Dido and Aeneas, El Amor Brujo at Source Theater
Monday, November 19, 2012 at 04:14PM
Stephen Brookes

By Stephen Brookes • The Washington Post • November 18, 2012

There’s a lot to be said for downsizing opera. Pare away the usual excesses — the cavernous halls, the lavish sets, the high-priced superstars and the general over-the-topness — and you can take more risks, showcase emerging performers and present music on a more intimate, up-close-and-personal scale.

And the approach works, to judge by Saturday night’s sold-out performance of “Pocket Opera x 2: Love and Witchcraft,” two entertaining “mini-operas” presented by the In Series at the tiny Source theater on 14th Street NW. The two works couldn’t be more different. Henry Purcell’s “Dido and Aeneas” is a charming baroque masterpiece with an almost comically tragic end, while Manuel de Falla’s “El Amor Brujo” (“Love by Sorcery”) is not even an opera at all, but a searing dance suite written in a 20th-century Andalusian gypsy style.

But it was an inspired combination. Mezzo-soprano Anamer Castrello took the lead in both works, bringing a dark, moving passion to the role of Dido, the queen of Carthage, who is torn from her lover Aeneas (a solid Robert Yacoviello) by witches and the will of the gods. Despite a dauntingly minimal set — a chaise longue, a few sticks and a galvanized steel bucket — a fine young cast largely made up of local singers and dancers brought the “Dido and Aeneas” alive with charm and lighthearted wit. A string quartet under the direction of harpsichordist Paul Leavitt delivered a spirited reading of the score, Adrienne Starr made a deliciously evil and feline Sorceress, and soprano Tia Wortham’s hysterical turn as Mercury was worth the price of admission on its own.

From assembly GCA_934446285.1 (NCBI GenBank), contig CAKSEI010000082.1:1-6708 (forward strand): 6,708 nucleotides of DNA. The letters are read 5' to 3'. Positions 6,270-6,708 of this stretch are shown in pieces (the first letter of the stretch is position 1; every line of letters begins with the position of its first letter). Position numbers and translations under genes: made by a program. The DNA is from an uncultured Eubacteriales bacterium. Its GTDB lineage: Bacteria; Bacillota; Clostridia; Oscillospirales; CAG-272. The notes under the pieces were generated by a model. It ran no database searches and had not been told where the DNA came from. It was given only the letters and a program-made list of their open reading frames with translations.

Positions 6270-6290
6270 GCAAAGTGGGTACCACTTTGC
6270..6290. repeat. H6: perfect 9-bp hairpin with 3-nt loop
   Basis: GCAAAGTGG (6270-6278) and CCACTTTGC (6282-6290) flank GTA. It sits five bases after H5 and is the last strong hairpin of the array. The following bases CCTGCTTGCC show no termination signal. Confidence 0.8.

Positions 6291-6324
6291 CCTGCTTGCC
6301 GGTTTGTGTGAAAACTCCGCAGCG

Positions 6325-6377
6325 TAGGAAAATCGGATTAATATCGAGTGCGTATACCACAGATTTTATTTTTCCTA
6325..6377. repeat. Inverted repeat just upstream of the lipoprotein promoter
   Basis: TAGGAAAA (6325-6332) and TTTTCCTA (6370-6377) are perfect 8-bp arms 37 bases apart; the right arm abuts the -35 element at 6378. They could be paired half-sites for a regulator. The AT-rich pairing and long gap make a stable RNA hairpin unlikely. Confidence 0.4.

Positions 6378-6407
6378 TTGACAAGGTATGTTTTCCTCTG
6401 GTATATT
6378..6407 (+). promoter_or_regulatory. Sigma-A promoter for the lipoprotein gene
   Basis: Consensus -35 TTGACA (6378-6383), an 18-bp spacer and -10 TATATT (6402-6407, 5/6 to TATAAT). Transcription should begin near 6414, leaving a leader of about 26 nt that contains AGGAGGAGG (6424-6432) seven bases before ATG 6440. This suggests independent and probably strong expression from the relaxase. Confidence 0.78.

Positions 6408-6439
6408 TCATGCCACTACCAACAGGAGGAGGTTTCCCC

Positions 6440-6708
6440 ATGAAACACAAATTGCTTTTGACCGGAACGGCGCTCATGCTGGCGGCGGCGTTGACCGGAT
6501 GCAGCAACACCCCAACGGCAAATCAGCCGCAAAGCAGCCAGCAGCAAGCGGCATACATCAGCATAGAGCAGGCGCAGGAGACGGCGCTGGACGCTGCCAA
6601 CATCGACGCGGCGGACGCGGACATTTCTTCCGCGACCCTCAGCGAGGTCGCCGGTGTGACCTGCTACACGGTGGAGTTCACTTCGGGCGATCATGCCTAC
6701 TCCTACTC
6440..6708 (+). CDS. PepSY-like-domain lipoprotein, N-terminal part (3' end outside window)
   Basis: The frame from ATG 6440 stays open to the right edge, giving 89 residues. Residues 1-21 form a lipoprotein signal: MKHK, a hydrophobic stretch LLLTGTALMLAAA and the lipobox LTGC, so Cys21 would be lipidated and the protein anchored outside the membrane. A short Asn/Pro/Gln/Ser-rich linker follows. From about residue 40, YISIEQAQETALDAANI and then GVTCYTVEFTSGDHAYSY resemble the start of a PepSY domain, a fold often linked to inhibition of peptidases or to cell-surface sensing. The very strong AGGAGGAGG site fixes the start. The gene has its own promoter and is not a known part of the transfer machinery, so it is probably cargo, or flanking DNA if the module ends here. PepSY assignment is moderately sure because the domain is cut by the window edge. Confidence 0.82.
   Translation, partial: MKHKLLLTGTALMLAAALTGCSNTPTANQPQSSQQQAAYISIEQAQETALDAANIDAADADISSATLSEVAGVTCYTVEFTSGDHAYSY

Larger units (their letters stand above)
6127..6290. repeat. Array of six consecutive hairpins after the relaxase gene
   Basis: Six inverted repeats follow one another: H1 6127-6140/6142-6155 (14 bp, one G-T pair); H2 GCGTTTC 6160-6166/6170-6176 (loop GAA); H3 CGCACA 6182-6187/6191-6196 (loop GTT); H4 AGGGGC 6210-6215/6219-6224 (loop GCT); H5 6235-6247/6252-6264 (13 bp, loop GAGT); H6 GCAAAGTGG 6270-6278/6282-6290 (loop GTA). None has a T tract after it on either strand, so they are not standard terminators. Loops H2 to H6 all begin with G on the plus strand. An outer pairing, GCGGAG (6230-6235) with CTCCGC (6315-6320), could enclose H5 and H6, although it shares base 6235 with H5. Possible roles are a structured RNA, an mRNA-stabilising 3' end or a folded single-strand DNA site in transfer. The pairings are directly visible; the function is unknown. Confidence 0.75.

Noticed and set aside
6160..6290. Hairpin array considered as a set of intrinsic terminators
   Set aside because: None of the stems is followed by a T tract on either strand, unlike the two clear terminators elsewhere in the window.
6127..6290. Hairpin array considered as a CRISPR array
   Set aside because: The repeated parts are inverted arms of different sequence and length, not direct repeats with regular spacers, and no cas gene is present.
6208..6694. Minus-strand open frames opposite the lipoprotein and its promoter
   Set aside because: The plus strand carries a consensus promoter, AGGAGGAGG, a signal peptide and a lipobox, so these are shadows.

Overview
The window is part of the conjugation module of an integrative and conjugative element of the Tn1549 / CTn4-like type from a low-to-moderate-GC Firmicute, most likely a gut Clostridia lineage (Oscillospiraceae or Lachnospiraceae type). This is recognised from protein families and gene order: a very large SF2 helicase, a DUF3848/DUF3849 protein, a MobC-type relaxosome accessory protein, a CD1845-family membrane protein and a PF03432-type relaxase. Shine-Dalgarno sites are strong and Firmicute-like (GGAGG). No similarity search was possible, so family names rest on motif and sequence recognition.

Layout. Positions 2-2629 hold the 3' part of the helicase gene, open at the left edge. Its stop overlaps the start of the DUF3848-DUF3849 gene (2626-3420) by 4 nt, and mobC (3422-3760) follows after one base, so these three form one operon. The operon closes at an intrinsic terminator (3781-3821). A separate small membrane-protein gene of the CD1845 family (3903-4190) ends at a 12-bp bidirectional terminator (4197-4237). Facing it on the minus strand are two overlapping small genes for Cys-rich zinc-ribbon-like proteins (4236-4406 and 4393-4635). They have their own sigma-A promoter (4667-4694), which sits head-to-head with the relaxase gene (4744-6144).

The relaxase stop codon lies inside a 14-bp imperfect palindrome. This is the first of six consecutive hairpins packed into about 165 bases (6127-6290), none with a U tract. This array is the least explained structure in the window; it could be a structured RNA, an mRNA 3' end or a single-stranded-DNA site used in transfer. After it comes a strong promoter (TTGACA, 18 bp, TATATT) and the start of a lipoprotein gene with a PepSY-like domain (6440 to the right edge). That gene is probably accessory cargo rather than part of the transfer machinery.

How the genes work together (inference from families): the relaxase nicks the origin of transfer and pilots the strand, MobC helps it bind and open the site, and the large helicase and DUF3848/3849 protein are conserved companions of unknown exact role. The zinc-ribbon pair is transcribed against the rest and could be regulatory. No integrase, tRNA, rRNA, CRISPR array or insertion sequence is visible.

It was Castrello’s evening, though, as she proved in the Falla piece. With music director Carlos Rodriguez at the piano, she sang the role of Candelas — a woman trying to rid herself of the ghost of her dead lover — with elemental, smoldering heat, as dancers Heidi Kershaw and Kyle Lang swirled around the blood-red set in a passionate pas de deux. A fine and often moving evening all around, “Love and Witchcraft” continues through Nov. 26.

Article originally appeared on stephen brookes (http://www.stephenbrookes.com/).
See website for complete article licensing information.